An investigation of the calcification response of the scleractinian coral Astrangia poculata to elevated pCO2 and the effects of nutrients, zooxanthellae and gender
- 1Dept. Marine Geology and Geophysics, Woods Hole Oceanographic Institution, Woods Hole, MA 02543, USA
- *current address: Centre Scientifique de Monaco, Avenue Saint Martin, 98000 Monaco-Ville, Monaco
Abstract. The effects of nutrients and pCO2 on zooxanthellate and azooxanthellate colonies of the temperate scleractinian coral Astrangia poculata (Ellis and Solander, 1786) were investigated at two different temperatures (16 °C and 24 °C). Corals exposed to elevated pCO2 tended to have lower relative calcification rates, as estimated from changes in buoyant weights. Experimental nutrient enrichments had no significant effect nor did there appear to be any interaction between pCO2 and nutrients. Elevated pCO2 appeared to have a similar effect on coral calcification whether zooxanthellae were present or absent at 16 °C. However, at 24 °C, the interpretation of the results is complicated by a significant interaction between gender and pCO2 for spawning corals.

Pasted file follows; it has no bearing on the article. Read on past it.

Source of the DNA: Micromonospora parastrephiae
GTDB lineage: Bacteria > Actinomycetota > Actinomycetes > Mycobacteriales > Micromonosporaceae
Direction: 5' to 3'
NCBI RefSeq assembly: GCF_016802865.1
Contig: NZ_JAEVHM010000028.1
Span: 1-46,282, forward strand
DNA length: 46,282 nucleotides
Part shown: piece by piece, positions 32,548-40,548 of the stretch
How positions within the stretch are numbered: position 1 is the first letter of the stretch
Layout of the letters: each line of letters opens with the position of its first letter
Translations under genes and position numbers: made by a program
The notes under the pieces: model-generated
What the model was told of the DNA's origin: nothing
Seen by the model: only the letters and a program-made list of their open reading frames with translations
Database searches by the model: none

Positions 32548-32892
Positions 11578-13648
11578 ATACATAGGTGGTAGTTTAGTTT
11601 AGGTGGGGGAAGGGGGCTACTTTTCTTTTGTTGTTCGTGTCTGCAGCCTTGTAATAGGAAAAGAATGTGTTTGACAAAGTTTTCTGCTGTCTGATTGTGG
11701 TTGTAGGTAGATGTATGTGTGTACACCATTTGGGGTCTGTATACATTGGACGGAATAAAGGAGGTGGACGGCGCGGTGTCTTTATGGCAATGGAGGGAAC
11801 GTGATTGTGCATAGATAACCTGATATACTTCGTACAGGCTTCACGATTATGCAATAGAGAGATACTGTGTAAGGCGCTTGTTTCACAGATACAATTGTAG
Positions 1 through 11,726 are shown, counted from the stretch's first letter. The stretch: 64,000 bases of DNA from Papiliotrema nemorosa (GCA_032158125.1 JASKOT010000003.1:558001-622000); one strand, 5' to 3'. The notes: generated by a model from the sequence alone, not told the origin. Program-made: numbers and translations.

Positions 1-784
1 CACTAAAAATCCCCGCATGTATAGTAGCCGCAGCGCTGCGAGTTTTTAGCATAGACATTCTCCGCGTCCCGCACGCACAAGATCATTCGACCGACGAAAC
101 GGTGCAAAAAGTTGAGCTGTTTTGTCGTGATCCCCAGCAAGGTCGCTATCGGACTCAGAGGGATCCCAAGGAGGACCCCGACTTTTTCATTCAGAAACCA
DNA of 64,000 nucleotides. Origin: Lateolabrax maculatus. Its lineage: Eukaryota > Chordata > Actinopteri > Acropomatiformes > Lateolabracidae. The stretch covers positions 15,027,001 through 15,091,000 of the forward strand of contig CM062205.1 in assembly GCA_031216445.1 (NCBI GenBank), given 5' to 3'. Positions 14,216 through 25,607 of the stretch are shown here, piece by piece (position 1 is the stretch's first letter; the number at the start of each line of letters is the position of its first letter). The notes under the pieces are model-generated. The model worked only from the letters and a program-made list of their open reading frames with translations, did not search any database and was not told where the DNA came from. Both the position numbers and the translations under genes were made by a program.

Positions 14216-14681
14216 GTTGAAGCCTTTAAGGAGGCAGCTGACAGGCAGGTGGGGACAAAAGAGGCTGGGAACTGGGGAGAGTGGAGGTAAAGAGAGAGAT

At 16 °C, gamete release was not observed, and no gender differences in calcification rates were observed – female and male corals showed similar reductions in calcification rates in response to elevated CO2 (15% and 19% respectively). Corals grown at 24 °C spawned repeatedly and male and female corals exhibited two different growth rate patterns – female corals grown at 24 °C and exposed to CO2 had calcification rates 39% lower than females grown at ambient CO2, while males showed a non-significant decline of 5% under elevated CO2. The increased sensitivity of females to elevated pCO2 may reflect a greater investment of energy in reproduction (egg production) relative to males (sperm production). These results suggest that both gender and spawning are important factors in determining the sensitivity of corals to ocean acidification, and considering these factors in future research may be critical to predicting how the population structures of marine calcifiers will change in response to ocean acidification.